Namely, we could be seeing the football series undergo a name change, as a press release states that the company is “exploring the idea of renaming our global EA SPORTS football games. This means we’re reviewing our naming rights agreement with FIFA.”
It’s also worth noting that EA’s partnership with FIFA is completely separate from all over partnerships and licenses within football, meaning no other deals will be affected by the potential change.
EA currently has the license for the Premier League, Bundesliga, UEFA Champions League, UEFA Europa League, and more. “The future of football is very big and very bright,” says EA Sports general manager Cam Weber.
“Our priority is to ensure we have every opportunity to continue delivering the world’s greatest interactive football experiences. Thank you again for your support and feedback on this year’s game. We look forward to creating the future of football with you,” they added.
Video game industry magazine MCV/DEVELOP‘s editor Seth Barton, speaking to NME, said:
“It’s a bold move by EA. On the surface it looks like a negotiation tactic, that said publicly stating that it’s willing to go forward without its No.1 brand when you’re a publicly-listed company is not to be taken lightly.
“Of course, with the many scandals of the last decade, the (sporting body) FIFA is now a troubled brand in many eyes. And EA is right to play hardball with the organisation, as I’m sure other major partners such as beer and soft drinks brands will be as well.”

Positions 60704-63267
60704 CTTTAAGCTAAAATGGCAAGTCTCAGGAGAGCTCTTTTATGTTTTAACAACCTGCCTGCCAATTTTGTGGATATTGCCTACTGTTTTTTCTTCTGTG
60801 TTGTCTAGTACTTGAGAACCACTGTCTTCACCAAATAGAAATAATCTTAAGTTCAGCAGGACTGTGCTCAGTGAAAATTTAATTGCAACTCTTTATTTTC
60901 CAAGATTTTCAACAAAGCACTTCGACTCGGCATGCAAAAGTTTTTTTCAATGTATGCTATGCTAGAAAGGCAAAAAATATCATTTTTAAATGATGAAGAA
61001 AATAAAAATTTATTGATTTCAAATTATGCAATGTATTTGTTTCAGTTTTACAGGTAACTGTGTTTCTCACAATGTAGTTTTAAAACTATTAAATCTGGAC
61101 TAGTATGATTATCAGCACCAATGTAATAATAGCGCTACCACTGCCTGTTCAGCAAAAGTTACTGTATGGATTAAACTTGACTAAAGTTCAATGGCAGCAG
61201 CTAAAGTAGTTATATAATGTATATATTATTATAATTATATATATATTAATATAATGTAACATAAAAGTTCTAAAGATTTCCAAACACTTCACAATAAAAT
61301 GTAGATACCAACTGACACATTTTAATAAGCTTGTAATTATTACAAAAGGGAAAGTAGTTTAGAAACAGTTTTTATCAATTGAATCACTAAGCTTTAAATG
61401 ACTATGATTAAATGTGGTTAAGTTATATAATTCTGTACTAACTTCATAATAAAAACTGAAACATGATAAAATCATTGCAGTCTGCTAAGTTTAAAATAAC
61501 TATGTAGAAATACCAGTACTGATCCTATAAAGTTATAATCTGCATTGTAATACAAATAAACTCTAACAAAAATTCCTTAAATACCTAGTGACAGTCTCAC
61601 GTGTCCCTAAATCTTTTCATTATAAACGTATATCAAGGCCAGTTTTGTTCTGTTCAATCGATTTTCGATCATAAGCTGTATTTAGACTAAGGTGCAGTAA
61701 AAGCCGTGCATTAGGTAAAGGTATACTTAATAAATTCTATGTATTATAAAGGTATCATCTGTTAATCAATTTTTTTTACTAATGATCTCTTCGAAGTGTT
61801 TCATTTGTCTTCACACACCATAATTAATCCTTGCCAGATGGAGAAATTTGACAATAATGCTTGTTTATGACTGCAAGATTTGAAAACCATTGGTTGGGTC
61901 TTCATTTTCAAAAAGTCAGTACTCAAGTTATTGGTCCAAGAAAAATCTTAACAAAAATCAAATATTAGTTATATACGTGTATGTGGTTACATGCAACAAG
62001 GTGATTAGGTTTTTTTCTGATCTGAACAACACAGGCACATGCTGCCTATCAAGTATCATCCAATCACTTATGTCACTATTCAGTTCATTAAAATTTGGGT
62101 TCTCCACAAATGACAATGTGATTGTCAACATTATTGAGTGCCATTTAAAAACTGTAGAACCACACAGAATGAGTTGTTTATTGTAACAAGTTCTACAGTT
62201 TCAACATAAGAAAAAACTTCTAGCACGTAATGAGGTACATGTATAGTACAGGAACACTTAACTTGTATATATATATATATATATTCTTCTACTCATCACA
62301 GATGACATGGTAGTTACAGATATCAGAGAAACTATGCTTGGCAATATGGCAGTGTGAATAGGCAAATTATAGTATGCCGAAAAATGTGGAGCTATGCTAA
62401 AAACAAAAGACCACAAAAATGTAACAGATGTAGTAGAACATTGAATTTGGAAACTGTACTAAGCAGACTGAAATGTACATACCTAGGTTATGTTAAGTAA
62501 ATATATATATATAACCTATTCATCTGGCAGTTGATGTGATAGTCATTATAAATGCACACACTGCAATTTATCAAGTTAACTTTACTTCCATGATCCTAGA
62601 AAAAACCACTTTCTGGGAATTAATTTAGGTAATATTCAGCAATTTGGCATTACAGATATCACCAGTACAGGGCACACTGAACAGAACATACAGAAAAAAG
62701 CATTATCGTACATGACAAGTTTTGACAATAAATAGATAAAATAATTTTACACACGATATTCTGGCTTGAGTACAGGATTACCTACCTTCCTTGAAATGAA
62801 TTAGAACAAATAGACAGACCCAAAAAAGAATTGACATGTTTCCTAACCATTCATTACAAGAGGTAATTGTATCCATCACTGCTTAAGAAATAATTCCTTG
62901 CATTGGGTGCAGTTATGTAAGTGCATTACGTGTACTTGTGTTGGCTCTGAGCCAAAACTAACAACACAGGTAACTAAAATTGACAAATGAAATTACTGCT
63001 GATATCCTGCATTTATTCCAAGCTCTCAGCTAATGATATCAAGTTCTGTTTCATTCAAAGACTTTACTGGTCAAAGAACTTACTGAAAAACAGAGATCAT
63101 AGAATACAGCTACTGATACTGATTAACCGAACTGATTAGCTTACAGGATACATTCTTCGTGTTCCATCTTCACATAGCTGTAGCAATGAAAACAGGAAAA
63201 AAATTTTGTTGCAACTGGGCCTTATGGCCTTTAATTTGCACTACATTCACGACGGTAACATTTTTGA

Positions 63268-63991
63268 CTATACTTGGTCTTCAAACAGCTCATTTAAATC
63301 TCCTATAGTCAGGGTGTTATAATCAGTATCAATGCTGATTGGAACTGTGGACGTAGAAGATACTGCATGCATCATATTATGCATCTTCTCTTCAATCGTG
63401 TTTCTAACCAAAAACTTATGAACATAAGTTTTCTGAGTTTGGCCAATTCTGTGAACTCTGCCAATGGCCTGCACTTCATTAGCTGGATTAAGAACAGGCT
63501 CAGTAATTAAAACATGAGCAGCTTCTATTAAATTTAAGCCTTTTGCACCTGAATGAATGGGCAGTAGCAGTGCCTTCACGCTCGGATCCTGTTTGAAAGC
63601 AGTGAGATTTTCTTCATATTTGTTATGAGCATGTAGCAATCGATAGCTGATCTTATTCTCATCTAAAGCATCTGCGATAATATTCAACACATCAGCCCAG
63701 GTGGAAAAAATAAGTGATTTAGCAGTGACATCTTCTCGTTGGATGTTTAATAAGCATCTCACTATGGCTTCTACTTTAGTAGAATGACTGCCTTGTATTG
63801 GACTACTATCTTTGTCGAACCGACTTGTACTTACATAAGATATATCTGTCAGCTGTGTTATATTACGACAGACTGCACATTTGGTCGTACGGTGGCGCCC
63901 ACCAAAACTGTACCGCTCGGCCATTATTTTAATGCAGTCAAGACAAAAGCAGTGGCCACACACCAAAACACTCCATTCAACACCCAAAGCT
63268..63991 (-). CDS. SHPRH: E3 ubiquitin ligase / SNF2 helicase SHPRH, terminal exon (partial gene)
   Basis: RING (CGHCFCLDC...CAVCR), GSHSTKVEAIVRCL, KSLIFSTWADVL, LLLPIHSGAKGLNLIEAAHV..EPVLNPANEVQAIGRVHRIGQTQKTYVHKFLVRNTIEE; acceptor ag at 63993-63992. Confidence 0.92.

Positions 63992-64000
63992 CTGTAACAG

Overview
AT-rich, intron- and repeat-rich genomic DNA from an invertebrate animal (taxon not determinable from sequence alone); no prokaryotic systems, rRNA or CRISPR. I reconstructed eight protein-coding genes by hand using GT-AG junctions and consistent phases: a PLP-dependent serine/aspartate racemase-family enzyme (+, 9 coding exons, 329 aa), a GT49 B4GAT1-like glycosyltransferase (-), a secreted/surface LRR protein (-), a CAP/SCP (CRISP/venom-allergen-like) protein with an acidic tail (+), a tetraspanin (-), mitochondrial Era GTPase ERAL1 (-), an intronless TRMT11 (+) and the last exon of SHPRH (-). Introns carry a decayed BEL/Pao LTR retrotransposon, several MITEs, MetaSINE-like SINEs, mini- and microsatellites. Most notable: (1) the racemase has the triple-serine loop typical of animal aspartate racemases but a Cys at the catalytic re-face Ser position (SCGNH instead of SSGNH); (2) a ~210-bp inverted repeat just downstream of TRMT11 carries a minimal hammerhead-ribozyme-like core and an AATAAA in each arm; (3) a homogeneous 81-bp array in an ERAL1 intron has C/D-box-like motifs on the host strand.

Barton added that the main problem is that many people will think of FIFA the game before the sporting body.
“FIFA is the ultimate mass-market game and renaming it would cause a lot of confusion. And what’s the alternative: EA Ultimate Team Soccer? Regional naming UEFA etc? Maybe just EA Football?
“It’s a rock and a hard place for EA, but I think it’s the right thing to be at least considering a change.”
EA has the licenses for 17,000 plus athletes, 700 plus teams, and over 30 different leagues, all across 300 individual licensed partners.
Also included in the press release are some statistics since the launch of FIFA 22. This includes 9.1million players already joining the game, 7.6million Ultimate Team squads and 460million matches played.
Another football title released recently to much less acclaim and success, Konami‘s eFootball 2022. Fans and critics have been decrying the player graphics and general feel of the game, whilst Konami promises frequent updates, the first of which will be releasing in October.
In other news, Twitch has come out and said that the recent hack was done by a “malicious third party,” and that the company is still investigating the leak itself.